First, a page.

Guest Contributor Jennifer M. Mower earned her PhD from Oregon State University’s School of Design and Human Environment. Her research interests include late 19th and early 20th century dress, historic and contemporary consumer behavior and visual merchandising.
This past June, I had the opportunity to attend Erica Hoelscher’s professional development session entitled “Teaching Costume and Dress History in a Virtual Classroom” at Costume Society of America’s conference in Atlanta. Before this I had already begun to think about developing a similar Ecampus course for the School of Design and Human Environment (DHE) at Oregon State University (OSU). Online courses are becoming a popular mode of delivery for design and merchandising programs across the country.
DHE already has an on-campus 20th century fashion course; it’s offered every spring and fills up quickly leaving many students to wait until the following year to take the course. I saw an opportunity to develop the course to help these students, expand my teaching portfolio, teach what I call my “passion” course, and earn more income. Also, students now have many external resources available to them as more museums and universities have digitized their apparel collections. Ann Vong, who teaches an Ecampus computer design for apparel course, explains that “the availability of digital textbooks has broadened access to online education, allowing students faster access to course material.”
After receiving approval to develop the course, I began to wonder just how different an online course and an on-campus version of the course could be. In addition, what are the essential characteristics of an Ecampus instructor, what information is most essential to students of an online fashion history course and what are the benefits and drawbacks of online courses?
After meeting with Ecampus personnel I realized how important it is to work with on-campus instructors of the same course to ensure similar course objectives. But it’s also important to understand that aside from course objectives, subject matter, and possibly required texts, the similarities between online and on-campus courses may end there. Online instructors cannot possibly expect students to sit and listen to 4 hours of lecture a week. Therefore, I needed to develop shorter, more concise lectures, and develop assignments that would still have students thinking about and engaging with the material. With fewer students than on-campus courses instructors can offer more meaningful assignments that give students an opportunity to delve into the material. For example, students who take my contemporary fashion history course will have the opportunity to conduct a mini oral history project focused on one style period. This assignment requires that students think critically about the socio-cultural context of the period in order to understand the significance of apparel worn.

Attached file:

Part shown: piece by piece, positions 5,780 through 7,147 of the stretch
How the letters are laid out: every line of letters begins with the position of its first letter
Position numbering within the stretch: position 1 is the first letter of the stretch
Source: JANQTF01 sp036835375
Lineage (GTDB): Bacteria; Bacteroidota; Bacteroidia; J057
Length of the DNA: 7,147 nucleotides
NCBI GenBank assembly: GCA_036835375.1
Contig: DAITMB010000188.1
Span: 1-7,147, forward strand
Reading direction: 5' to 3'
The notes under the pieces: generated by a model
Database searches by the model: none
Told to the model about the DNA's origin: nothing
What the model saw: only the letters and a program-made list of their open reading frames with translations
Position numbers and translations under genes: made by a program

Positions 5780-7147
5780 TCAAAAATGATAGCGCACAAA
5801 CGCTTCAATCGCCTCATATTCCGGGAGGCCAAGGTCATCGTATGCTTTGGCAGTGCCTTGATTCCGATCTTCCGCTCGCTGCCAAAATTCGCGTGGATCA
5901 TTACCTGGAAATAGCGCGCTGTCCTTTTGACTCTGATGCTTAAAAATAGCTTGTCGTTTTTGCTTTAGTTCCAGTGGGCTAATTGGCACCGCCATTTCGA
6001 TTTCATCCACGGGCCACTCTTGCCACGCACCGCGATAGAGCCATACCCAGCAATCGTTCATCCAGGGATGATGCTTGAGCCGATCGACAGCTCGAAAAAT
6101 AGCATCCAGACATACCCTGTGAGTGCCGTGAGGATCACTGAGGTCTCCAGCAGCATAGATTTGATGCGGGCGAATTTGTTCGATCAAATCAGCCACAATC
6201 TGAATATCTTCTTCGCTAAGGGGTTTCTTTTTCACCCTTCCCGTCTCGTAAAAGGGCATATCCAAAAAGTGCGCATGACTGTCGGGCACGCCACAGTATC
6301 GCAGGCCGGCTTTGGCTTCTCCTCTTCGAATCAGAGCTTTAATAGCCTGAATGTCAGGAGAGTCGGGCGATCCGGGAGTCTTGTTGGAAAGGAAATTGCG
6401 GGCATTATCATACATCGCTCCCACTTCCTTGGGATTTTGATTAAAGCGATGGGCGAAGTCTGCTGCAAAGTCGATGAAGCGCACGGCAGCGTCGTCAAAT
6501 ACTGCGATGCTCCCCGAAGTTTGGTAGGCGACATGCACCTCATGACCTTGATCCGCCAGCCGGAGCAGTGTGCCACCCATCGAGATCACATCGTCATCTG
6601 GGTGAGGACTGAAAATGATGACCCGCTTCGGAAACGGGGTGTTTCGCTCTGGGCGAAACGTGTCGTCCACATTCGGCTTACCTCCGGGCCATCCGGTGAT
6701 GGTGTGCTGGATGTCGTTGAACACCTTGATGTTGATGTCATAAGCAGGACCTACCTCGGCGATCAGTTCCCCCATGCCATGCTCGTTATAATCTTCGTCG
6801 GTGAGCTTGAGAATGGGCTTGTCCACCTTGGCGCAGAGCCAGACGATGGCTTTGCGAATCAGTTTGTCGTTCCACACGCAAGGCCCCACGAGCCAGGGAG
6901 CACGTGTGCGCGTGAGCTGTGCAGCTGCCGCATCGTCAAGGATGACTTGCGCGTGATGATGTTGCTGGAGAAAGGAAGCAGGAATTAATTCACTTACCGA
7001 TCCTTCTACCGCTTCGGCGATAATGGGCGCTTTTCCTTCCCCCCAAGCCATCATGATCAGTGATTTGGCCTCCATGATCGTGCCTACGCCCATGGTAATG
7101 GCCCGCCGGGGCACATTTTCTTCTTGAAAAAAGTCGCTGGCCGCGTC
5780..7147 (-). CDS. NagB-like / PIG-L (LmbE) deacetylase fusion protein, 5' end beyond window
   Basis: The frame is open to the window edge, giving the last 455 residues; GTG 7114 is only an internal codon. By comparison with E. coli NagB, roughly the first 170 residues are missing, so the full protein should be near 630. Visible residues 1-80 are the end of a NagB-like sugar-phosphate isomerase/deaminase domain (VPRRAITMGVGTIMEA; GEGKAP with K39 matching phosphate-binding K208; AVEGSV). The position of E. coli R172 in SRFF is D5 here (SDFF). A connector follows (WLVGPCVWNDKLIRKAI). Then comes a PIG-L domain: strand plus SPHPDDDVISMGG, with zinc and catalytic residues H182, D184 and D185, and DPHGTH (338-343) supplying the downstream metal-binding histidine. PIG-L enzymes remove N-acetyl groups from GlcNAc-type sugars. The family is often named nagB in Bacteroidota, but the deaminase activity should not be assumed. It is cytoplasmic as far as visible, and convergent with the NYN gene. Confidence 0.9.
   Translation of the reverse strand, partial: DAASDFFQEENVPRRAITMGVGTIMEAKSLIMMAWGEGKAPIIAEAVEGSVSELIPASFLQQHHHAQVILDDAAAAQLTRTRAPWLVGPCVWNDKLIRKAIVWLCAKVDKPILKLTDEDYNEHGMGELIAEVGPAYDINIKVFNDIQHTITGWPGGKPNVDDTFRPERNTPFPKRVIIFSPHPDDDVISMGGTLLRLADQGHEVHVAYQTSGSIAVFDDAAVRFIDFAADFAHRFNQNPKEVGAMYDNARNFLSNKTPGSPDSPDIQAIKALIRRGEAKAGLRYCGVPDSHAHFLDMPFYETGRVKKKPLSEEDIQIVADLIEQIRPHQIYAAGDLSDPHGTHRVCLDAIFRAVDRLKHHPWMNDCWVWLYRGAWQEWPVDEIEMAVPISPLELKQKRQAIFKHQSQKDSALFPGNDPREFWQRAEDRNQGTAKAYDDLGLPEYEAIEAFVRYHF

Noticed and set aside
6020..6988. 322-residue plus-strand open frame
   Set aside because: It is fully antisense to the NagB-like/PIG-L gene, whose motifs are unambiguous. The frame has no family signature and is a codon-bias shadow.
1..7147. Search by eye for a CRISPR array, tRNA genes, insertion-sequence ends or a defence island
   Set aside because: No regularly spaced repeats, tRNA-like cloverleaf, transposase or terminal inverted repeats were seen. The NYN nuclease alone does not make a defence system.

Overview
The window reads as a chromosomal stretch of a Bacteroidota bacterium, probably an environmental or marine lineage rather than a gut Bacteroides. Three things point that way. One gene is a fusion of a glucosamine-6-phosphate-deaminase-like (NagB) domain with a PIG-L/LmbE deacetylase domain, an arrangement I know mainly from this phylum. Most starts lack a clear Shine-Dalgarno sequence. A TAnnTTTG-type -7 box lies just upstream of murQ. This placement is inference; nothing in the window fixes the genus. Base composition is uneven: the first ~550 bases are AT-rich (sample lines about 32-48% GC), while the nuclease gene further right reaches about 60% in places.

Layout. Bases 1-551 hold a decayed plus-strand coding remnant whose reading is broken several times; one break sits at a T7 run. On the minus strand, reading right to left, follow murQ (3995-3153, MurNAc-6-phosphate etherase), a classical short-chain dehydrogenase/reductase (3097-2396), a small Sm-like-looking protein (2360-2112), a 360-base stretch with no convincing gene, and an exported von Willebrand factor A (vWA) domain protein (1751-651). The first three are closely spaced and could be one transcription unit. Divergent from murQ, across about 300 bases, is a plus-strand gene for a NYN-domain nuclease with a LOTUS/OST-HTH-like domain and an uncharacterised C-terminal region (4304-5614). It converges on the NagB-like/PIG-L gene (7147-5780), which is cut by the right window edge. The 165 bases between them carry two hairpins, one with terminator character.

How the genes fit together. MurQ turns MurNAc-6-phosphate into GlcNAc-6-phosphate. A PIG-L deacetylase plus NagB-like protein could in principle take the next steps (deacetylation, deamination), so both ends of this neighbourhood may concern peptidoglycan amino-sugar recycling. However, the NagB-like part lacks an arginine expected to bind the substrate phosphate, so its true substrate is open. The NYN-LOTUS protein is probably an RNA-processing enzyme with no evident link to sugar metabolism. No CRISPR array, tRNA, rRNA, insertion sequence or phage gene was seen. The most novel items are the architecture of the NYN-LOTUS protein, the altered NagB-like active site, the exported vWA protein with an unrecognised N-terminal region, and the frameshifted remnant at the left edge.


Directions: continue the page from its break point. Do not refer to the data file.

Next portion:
The biggest advantage of Ecampus courses for both students and instructors is the flexibility. Shannon Riggs, the Senior Instructional Designer for Ecampus, explains that online courses are flexible because “there’s no one set time when everyone has to be online.” When asked what the essential characteristics of an Ecampus instructor are, Monica Sklar suggests that successful online instructors are those who “are strong communicators, who are quite organized, as well as fairly comfortable with technology.” Sklar adds that Ecampus can be “a tough environment for people who like to change it up week-to-week as well as [for] those who cannot be clear and concise. Everything is in writing, for better or worse, so there is little flexibility to change things up with ease and it doesn’t benefit the instructor or student when things are left ambiguous in this context. . . . Also there is a need for regular email communication, so someone who isn’t fond of the tech world may find that all tedious.”